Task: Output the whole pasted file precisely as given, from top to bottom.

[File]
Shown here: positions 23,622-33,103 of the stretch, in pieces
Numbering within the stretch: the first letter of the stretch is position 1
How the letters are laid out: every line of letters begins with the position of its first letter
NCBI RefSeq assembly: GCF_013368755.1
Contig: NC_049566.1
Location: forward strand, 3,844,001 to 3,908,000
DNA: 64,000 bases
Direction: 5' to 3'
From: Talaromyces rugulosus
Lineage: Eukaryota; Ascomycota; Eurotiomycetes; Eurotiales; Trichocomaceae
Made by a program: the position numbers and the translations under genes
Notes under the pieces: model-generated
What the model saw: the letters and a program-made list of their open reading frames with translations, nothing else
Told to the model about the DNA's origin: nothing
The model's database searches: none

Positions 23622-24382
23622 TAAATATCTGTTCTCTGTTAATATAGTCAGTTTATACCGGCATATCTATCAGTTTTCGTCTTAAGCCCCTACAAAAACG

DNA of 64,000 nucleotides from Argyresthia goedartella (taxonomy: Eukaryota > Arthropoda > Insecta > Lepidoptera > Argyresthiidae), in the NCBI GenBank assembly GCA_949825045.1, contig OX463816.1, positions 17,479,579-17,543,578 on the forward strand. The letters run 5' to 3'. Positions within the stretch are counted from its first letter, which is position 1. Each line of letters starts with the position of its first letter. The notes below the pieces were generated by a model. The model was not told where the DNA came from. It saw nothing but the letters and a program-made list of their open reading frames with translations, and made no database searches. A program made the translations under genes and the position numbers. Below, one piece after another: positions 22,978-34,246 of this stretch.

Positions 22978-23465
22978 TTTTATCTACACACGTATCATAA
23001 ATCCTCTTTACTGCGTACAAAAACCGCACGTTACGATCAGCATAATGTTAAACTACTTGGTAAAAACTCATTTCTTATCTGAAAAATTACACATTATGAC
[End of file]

Shown here: positions 23,622-33,103 of the stretch, in pieces
Numbering within the stretch: the first letter of the stretch is position 1
How the letters are laid out: every line of letters begins with the position of its first letter
NCBI RefSeq assembly: GCF_013368755.1
Contig: NC_049566.1
Location: forward strand, 3,844,001 to 3,908,000
DNA: 64,000 bases
Direction: 5' to 3'
From: Talaromyces rugulosus
Lineage: Eukaryota; Ascomycota; Eurotiomycetes; Eurotiales; Trichocomaceae
Made by a program: the position numbers and the translations under genes
Notes under the pieces: model-generated
What the model saw: the letters and a program-made list of their open reading frames with translations, nothing else
Told to the model about the DNA's origin: nothing
The model's database searches: none

Positions 23622-24382
23622 TAAATATCTGTTCTCTGTTAATATAGTCAGTTTATACCGGCATATCTATCAGTTTTCGTCTTAAGCCCCTACAAAAACG

DNA of 64,000 nucleotides from Argyresthia goedartella (taxonomy: Eukaryota > Arthropoda > Insecta > Lepidoptera > Argyresthiidae), in the NCBI GenBank assembly GCA_949825045.1, contig OX463816.1, positions 17,479,579-17,543,578 on the forward strand. The letters run 5' to 3'. Positions within the stretch are counted from its first letter, which is position 1. Each line of letters starts with the position of its first letter. The notes below the pieces were generated by a model. The model was not told where the DNA came from. It saw nothing but the letters and a program-made list of their open reading frames with translations, and made no database searches. A program made the translations under genes and the position numbers. Below, one piece after another: positions 22,978-34,246 of this stretch.

Positions 22978-23465
22978 TTTTATCTACACACGTATCATAA
23001 ATCCTCTTTACTGCGTACAAAAACCGCACGTTACGATCAGCATAATGTTAAACTACTTGGTAAAAACTCATTTCTTATCTGAAAAATTACACATTATGAC